I don't know what the demographic overlap is between Independent readers and the BBC3 audience, but if you haven't been watching you might be interested to learn that the Corporation's most frivolous channel has also built an impressive record for bringing serious social issues to a younger audience. It has produced reality formats that illuminate the true cost of the cheap goods we enjoy, it's used pop presenters to explore foreign affairs and it's done thoughtful documentaries about disability issues in which disabled people serve as reporters, not just the passive subject matter. This week alone you could have watched a drama documentary about an inner-city murder on Monday, Reggie Yates exploring the world of teen gangs on Tuesday and, last night, Pips Taylor's I Never Said Yes, a documentary about the worrying gap between reported rapes and convictions. And unfortunately the last of these was an example of how good intentions aren't all you need.
Taylor's credentials for the job went beyond a peppy on-camera style and music presenting on the CV. She could also claim a direct experience of the issue she was reporting on, having narrowly escaped a sexual attack when she was living in Mexico City, an incident she recalled with obvious emotion at the very beginning of the programme. So there was no doubting her empathy with the various rape victims, some named and some anonymous, who she interviewed here. What was less clear was what her film actually added to our knowledge of the issue. The rhetoric was of a scandal exposed: "I confront the people in authority who are supposed to be putting people behind bars," she said at the beginning. But her interview with a rueful woman from the Crown Prosecution Service didn't even begin to unpick the tangle of jurisprudence and legal conventions that make rape convictions so rare (15,934 reports of rape last year, only 1,058 convictions).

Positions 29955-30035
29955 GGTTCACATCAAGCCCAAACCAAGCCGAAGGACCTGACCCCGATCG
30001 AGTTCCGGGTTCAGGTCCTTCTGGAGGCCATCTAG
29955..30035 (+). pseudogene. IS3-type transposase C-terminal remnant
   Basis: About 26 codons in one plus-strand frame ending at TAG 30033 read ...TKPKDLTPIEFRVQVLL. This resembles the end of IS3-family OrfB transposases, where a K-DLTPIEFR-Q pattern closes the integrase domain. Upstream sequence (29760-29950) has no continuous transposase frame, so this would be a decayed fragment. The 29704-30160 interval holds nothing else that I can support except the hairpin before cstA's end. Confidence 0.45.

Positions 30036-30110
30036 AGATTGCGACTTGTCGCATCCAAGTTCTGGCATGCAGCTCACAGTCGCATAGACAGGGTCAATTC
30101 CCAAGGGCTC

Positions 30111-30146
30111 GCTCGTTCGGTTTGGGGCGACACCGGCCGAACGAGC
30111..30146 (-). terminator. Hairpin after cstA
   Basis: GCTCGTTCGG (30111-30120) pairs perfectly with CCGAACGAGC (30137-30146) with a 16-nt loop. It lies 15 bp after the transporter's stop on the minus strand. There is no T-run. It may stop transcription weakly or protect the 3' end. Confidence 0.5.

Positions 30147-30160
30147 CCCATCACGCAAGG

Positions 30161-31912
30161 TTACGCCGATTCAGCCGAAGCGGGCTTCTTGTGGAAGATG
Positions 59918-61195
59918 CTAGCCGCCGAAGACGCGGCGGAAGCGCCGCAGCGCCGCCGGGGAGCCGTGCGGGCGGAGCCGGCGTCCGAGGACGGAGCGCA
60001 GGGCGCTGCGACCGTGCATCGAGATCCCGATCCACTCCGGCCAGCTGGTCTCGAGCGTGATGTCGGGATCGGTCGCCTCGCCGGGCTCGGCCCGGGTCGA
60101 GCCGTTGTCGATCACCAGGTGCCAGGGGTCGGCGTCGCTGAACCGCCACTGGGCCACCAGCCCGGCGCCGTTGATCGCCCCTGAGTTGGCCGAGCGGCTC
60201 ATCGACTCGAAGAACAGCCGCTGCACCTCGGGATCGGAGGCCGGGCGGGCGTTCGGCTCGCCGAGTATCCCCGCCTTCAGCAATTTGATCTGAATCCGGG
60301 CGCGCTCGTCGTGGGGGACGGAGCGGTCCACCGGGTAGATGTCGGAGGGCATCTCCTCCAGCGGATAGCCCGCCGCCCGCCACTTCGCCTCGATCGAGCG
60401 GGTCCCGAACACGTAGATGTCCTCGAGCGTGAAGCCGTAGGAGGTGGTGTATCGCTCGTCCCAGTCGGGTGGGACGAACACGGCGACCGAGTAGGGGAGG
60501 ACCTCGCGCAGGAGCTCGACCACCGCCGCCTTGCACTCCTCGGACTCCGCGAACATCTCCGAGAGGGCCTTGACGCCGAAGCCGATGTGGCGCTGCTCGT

One issue here is the erosion of the notion of "reasonable doubt", which judges are increasingly reluctant to allow for, even though it is virtually unavoidable in a crime where both parties often concur on what happened and only differ on how. Another is the odd reciprocality of a rape trial, in which a not-guilty verdict for the defendant will almost always feel to the victim like a verdict of guilty against her. But while nobody could doubt that the current adversarial system is a painful and unsatisfactory way to try such crimes, it is far harder to say what might replace it. Respect to the women brave enough to talk about their experiences, but reminding us that rape is horrible and concluding that "we fail to see things from the victim's point of view and that has got to change", as Taylor did, just isn't quite enough.
It was the invention challenge on The Apprentice this week, the teams being challenged to come up with a saleable gadget for use in the kitchen or bathroom. Astonishingly, both teams came up with quite neat ideas – washing-up gloves with built-in scourers in the case of the men and a padded cover for bath taps in the case of the women (you can sell people anything if you tell them it's to keep their children safe). Both teams then turned their backs on their lightbulb moments and went with a manifestly half-baked alternative instead. Fortunately, product designers can make virtually anything look good these days so it wasn't a complete fiasco, though it was fun watching the faces of the Amazon sales team as they were invited to place an order of a million units for the bathtime equivalent of a chocolate fireguard. Maria got the boot in the end, which means that the basilisk-eyed Jane stays in to develop her burgeoning feud with Katie. Don't fret too much about Katie, by the way. She's going to have five restaurants to her name by the time she's 25.Reuse content